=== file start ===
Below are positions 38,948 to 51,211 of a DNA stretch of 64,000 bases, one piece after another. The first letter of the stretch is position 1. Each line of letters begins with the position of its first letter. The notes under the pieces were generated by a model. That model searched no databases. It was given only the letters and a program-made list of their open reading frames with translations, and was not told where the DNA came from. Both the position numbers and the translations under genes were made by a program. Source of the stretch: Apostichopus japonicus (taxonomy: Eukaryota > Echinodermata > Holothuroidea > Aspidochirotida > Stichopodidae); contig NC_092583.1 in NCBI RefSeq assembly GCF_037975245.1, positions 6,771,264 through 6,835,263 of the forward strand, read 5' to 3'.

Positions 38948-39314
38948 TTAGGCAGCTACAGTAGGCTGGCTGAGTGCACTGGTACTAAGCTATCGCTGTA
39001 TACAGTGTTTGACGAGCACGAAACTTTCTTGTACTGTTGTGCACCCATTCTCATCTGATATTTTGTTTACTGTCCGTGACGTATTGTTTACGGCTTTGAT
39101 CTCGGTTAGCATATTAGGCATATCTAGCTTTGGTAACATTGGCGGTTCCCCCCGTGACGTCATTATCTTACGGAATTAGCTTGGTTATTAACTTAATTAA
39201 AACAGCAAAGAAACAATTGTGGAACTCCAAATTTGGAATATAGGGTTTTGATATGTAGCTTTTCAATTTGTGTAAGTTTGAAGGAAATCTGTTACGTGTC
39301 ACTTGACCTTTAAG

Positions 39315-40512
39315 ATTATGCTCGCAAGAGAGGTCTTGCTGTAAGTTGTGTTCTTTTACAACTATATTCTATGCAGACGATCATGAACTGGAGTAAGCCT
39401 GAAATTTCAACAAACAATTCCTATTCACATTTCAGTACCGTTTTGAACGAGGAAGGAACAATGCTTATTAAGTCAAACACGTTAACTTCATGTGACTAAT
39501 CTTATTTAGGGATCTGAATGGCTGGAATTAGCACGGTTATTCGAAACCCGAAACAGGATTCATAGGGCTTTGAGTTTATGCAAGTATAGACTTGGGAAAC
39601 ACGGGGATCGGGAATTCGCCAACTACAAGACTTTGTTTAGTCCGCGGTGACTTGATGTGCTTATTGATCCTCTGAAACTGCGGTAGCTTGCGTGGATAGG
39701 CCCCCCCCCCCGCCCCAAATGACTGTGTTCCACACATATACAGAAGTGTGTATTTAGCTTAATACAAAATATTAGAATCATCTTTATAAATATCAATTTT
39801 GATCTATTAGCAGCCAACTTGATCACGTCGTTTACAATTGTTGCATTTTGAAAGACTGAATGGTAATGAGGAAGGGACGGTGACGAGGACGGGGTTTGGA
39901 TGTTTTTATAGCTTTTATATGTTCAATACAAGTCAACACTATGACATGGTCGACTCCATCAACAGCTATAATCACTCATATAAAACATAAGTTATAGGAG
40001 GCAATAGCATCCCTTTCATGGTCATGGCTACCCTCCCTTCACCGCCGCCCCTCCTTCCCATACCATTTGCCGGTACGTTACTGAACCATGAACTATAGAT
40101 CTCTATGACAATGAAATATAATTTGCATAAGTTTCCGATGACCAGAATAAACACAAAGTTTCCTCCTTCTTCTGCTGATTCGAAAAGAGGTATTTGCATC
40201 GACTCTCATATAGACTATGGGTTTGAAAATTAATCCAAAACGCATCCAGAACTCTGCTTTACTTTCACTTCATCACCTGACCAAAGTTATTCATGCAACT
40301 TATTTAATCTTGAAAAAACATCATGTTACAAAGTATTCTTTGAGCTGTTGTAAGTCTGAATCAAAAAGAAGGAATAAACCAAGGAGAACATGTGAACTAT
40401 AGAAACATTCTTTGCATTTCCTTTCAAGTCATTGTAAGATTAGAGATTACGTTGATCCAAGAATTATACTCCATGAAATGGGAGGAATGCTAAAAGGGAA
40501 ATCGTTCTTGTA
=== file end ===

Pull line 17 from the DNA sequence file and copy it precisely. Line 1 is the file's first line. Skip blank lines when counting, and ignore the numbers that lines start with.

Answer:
40101 CTCTATGACAATGAAATATAATTTGCATAAGTTTCCGATGACCAGAATAAACACAAAGTTTCCTCCTTCTTCTGCTGATTCGAAAAGAGGTATTTGCATC